Dissatisfaction with government ranks second among the most important problems this month, and at 16% generally remains in the range it has been in during recent months. Mentions of the "economy in general," No. 1 last month, fell to third at 12%. Americans this month are more likely to mention crime/violence (6%) and guns/gun control (5%) than they have been in previous months, most likely a reaction to the occurrence of violence and shootings in Louisiana, Minnesota, Texas and Florida.

Democrats' Satisfaction Drops Precipitously

The decline in Americans' satisfaction this month includes a particularly sharp drop among Democrats, whose satisfaction levels -- after registering 51% last month -- dropped 22 points to 29% in July. This was a marked change from the 11-point jump in satisfaction Democrats expressed from May to June.

Satisfaction With U.S. by Party ID, Trend Since 2007

Republicans, on the other hand, have professed extremely low satisfaction with life in the U.S. throughout the Obama administration, ranging from 3% to 19% during Barack Obama's term in office. Independents' satisfaction dropped in the last month from 24% to 16%.

Bottom Line

Racial strife, epitomized in the recent police shootings and shootings of police, and highlighted in ongoing protests, appears to have ignited new concerns about the state of the U.S. The American public now says race relations/racism is the nation's single most important problem, and overall satisfaction with the way things are going in the country has dropped significantly.

Americans' satisfaction with the way things are going in the U.S. has generally been low in the past decade, even before the July downturn. In an era increasingly defined by wars in the Middle East, a Great Recession, ongoing economic uncertainty and heightened and polarized political rhetoric, it is not surprising that more than half of Americans have said they are not satisfied with the way things are going in the country for more than a decade.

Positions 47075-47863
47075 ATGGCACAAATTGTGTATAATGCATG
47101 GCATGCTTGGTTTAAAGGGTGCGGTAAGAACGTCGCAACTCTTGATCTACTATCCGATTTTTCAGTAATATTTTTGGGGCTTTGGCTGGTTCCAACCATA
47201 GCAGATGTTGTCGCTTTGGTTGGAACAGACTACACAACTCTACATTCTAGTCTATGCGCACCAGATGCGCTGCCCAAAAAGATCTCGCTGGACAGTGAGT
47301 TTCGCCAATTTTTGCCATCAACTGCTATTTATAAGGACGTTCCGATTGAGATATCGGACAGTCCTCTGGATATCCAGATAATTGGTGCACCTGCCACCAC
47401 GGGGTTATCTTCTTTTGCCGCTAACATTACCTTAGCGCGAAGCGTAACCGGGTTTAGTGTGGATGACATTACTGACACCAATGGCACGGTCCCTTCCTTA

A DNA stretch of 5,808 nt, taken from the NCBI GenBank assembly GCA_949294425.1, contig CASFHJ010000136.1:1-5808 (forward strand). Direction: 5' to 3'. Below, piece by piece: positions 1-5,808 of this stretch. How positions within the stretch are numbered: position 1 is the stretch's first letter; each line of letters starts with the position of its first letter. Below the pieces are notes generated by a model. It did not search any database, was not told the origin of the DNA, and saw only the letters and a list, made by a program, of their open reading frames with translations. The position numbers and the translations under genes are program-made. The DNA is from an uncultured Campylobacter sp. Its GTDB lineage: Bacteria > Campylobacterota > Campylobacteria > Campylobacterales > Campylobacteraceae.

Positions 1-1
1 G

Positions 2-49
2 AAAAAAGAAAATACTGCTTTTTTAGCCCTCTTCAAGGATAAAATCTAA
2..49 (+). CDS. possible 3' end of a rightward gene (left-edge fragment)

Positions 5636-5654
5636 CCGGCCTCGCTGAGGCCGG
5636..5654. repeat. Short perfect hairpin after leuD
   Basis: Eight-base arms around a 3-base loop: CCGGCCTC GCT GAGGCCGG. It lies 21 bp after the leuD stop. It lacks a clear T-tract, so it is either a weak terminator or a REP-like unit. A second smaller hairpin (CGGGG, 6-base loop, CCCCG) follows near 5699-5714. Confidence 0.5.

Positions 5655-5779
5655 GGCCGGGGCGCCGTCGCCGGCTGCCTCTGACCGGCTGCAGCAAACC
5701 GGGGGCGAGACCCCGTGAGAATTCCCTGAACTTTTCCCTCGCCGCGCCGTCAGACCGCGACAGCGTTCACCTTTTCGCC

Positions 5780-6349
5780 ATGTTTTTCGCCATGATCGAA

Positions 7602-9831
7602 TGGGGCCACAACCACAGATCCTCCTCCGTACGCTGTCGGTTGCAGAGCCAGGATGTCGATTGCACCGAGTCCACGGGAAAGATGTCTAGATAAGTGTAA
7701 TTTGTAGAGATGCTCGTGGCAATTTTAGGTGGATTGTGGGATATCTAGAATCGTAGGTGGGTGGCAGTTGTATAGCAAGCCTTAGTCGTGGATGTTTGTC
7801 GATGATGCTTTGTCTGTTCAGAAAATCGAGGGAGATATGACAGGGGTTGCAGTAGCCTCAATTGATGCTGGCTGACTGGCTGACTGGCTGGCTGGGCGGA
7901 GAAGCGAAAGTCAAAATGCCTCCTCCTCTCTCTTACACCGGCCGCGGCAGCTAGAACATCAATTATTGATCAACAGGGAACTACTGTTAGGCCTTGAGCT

As the summer continues, with political conventions and the possibility of ongoing racial unrest, satisfaction with the U.S. may remain low as uncertainty persists at least until the presidential election in November.

Historical data are available in Gallup Analytics.

Survey Methods

Results for this Gallup poll are based on telephone interviews conducted July 13-17, 2016, on the Gallup U.S. Daily survey, with a random sample of 1,023 adults, aged 18 and older, living in all 50 U.S. states and the District of Columbia. For results based on the total sample of national adults, the margin of sampling error is ±4 percentage points at the 95% confidence level. All reported margins of sampling error include computed design effects for weighting.

Each sample of national adults includes a minimum quota of 60% cellphone respondents and 40% landline respondents, with additional minimum quotas by time zone within region. Landline and cellular telephone numbers are selected using random-digit-dial methods.

Learn more about how the Gallup Poll Social Series works.